Silent Approach workshops aren’t for the faint-hearted.

Briefing actors and directors to come along open and ready for anything but robbing them of the power of speech establishes either trust or resistance.

As a director I’ve been struck by the enormity of the ask and a terror that I’ll receive no answer.

I’ve been fortunate to date; everyone’s gone with me on the daylong silent journey.

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Me and Nathan Bessell

I’ve particularly enjoyed working with leading actors with learning disabilities who are new to me, Nathan Bessell (of Myrtle theatre) at Salisbury Playhouse and Imogen Roberts (of Access All Areas) at the National Theatre Studio as well as working with established collaborator Joe Sproulle (of Dark Horse).

Directors engaged to the processes have said they’ve learned from the non-verbal format, felt liberated from chatter and white noise and that the clarity of the technique offers razor sharp application to audience facing objectives. Actors have said full immersion in the moment is freeing and that the connection with other actors and director is extraordinary.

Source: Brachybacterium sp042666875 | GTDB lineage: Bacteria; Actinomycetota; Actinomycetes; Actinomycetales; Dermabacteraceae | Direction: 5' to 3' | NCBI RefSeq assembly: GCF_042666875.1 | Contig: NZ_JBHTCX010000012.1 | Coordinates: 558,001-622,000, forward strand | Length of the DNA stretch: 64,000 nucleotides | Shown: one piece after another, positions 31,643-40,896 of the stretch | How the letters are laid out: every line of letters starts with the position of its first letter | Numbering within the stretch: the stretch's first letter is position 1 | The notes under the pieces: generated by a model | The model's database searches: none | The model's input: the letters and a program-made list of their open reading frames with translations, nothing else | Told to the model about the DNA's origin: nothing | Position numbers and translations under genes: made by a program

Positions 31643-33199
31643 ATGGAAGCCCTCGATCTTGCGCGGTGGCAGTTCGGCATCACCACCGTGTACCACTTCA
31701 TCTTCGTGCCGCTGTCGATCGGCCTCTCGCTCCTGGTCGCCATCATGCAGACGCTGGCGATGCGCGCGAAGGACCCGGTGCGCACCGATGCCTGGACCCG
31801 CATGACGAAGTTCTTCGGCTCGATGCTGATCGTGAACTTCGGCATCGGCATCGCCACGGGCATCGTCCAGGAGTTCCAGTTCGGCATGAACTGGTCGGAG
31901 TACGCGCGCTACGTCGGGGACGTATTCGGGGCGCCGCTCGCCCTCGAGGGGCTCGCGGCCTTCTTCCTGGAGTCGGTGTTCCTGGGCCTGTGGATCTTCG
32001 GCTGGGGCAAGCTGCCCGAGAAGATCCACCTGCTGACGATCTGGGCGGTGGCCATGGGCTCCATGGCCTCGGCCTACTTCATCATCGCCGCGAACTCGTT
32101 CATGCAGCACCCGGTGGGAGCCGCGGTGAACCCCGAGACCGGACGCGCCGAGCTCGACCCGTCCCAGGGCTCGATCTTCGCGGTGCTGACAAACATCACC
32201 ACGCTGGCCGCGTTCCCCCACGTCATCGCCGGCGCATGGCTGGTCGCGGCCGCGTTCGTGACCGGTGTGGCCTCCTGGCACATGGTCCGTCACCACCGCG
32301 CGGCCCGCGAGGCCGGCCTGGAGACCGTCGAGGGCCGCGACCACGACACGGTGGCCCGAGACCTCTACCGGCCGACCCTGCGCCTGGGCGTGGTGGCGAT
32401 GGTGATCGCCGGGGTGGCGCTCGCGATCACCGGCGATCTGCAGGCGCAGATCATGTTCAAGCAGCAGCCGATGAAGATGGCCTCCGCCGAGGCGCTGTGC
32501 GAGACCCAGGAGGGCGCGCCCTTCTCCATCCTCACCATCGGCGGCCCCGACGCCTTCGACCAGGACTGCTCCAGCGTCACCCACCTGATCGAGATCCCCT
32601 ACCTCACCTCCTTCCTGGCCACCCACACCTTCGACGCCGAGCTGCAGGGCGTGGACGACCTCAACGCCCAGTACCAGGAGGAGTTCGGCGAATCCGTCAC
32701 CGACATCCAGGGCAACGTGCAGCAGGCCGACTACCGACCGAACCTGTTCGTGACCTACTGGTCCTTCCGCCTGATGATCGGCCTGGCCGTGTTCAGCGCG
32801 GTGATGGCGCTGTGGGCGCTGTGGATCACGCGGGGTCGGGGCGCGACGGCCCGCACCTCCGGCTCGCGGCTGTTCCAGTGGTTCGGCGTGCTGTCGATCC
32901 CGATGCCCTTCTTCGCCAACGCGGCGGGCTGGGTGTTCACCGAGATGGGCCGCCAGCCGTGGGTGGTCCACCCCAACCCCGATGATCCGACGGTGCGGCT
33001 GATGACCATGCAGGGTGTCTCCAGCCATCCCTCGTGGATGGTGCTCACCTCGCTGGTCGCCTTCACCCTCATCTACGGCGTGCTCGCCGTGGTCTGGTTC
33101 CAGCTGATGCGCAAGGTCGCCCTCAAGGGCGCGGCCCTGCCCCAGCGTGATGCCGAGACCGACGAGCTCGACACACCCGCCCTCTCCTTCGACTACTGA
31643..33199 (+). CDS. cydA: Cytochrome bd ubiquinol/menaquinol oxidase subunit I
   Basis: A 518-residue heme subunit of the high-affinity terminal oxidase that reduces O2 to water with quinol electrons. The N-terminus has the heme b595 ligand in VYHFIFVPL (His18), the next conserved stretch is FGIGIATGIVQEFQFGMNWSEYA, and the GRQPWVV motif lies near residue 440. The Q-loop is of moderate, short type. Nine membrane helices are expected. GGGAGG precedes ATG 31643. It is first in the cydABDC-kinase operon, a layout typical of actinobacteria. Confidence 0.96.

A lot of work gets made in a very short space of time and everyone likes this.

My aim for the workshops and for this teaching is for it to not just be experiential but to offer solid tools to advance the creation of more general audience facing integrated theatre.

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I want to ignite new casting choices and offer actors with learning disabilities routes into text based and interpretative theatre form, the theatrical realism that underpins general audience facing theatre, TV and film performance.

The concept of a different and other ‘learning disabled’ type of theatre can act as a barrier to integration in high profile work.

Arts Council England initiatives Ramps on the Moon and Unlimited have offered opportunities to deaf actors and actors with physical disabilities and this has had a positive effect and influence on theatre making as a whole.

With some exceptions, via my own and others’ plays and general audience facing work, actors with learning disabilities haven’t reached the same platforms or audiences.

Tools and confidence are needed for directors to make these casting choices alongside access to quality vocational training for non-verbal actors with moderate learning disabilities.

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Training a new generation of directors in the Silent Approach ready to take this challenge on fuels the potential for positive change on UK stages and beyond.